The Evolution of Student Services for Athletes at Selected NCAA Division I-A Institutions

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The Evolution of Student Services for Athletes at Selected NCAA Division I-A Institutions
SLOAN, SCOTT A. ( Author, Primary )
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Academic achievement ( jstor )
Academic advising ( jstor )
Academic support services ( jstor )
College athletics ( jstor )
College students ( jstor )
Colleges ( jstor )
Educational services ( jstor )
Student athletes ( jstor )
Tutoring ( jstor )
Universities ( jstor )

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University of Florida
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ACKNOWLEDGMENTS I could not have known God’s blessings without walking with Him through the many peaks and valleys I have experienced along this path. First, and foremost, I must thank my teacher, Dr. Art Sandeen, for his support and guidance throughout the creation of this study, but more importantly for the priceless wisdom he shared with me throughout this journey. I am also deeply indebted to Drs. Larry Tyree, Phi Clark, and Sevan Terzian for their service to my committee. Ms. Angela Rowe deserves acknowledgment for helping me steer around every obstacle and meet every deadline in order to reach my goals. I am grateful to Dr. Kathy Gratto for always keeping her door open when I needed to talk to someone. I certainly cannot imagine this experience without the friendship of Ms. Michelle Thompson, who always shared her light with me. I am very appreciative of the tremendous assistance provided by Mr. Jeremy Foley. Likewise, I am grateful to Dr. Keith Carodine for his insight and assistance. Finally, my heartfelt love and appreciation go to my parents, William and Ruth Sloan, who have never ceased to offer their unconditional love and support regardless of where life has taken me. ii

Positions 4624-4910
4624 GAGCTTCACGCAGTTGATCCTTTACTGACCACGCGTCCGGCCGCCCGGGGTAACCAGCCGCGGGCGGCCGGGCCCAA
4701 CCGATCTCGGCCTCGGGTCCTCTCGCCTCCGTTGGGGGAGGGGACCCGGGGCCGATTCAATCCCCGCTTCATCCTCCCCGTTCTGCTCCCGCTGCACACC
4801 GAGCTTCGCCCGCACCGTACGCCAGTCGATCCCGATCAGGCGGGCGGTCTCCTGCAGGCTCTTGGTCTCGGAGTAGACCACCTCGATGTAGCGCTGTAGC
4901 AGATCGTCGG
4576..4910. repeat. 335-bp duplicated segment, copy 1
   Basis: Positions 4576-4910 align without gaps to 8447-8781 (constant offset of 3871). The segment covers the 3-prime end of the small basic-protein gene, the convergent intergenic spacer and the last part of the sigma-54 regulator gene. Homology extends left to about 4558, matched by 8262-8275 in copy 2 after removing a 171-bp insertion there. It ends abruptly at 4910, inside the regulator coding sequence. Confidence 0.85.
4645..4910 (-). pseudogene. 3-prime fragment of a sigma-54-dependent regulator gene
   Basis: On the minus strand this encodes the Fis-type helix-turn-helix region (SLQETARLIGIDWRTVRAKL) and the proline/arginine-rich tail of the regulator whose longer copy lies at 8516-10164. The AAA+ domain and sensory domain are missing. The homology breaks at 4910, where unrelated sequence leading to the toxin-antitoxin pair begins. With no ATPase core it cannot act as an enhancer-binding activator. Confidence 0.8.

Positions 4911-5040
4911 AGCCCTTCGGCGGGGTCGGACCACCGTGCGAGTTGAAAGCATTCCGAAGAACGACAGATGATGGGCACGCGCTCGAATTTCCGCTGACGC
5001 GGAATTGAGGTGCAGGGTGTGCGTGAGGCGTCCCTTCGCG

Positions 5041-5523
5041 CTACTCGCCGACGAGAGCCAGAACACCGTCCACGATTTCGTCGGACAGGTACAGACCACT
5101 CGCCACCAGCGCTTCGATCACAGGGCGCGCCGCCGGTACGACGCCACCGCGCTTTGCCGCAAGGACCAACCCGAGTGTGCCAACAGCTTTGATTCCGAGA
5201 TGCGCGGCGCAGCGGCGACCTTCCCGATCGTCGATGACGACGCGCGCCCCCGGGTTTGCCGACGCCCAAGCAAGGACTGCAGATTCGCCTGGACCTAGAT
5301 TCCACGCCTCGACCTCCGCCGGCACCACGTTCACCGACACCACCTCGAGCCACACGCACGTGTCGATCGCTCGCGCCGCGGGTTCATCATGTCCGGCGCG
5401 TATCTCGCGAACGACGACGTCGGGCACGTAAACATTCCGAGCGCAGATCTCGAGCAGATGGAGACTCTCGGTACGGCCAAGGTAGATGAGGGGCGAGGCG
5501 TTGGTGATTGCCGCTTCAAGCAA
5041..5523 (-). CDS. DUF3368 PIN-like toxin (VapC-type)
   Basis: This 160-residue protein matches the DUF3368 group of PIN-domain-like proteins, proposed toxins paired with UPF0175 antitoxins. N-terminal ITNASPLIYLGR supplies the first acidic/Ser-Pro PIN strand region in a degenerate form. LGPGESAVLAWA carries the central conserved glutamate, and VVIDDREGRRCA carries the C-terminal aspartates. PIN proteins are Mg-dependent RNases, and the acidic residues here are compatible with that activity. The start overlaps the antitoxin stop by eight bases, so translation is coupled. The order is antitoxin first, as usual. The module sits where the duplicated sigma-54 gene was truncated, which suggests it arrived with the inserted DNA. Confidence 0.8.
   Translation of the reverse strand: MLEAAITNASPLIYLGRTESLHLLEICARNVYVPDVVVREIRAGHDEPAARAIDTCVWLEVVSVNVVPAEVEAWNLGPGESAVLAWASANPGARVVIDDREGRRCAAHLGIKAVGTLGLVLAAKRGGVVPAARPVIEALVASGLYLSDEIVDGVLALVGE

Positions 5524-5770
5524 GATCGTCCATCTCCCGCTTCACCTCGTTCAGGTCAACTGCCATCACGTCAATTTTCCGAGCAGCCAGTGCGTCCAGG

TABLE OF CONTENTS page ACKNOWLEDGMENTS ..................................................................................................ii ABSTRACT CHAPTER 1 INTRODUCTION........................................................................................................1 Statement of the Problem..............................................................................................6 Significance of the Study..............................................................................................6 Theoretical Framework.................................................................................................9 Purpose of the Study.....................................................................................................9 Research Questions Addressed by This Study...........................................................10 Methodology...............................................................................................................10 Definition of Terms....................................................................................................11 Limitations of the Study.............................................................................................11 Organization of the Study...........................................................................................12 2 REVIEW OF THE LITERATURE............................................................................13 Introduction.................................................................................................................13 Organization...............................................................................................................13 Overview of the History of Intercollegiate Athletics.................................................14 The Origins of Professionalism and Commercialism..........................................14 Faculty Control and Faculty Athletic Committees..............................................19 Presidential Involvement.....................................................................................25 Creation of the NCAA.........................................................................................33 Efforts at Reform.................................................................................................40 Influence of Television........................................................................................45 Women’s Sports and Title IX..............................................................................48 Summary of Intercollegiate Athletics History.....................................................50 Literature Related to Academic Support for Student-athletes....................................51 Literature Related to Organizational Life Cycle Theory............................................55 Conclusion..................................................................................................................57 3 METHODOLOGY.....................................................................................................59 Historical Methodology..............................................................................................59 iii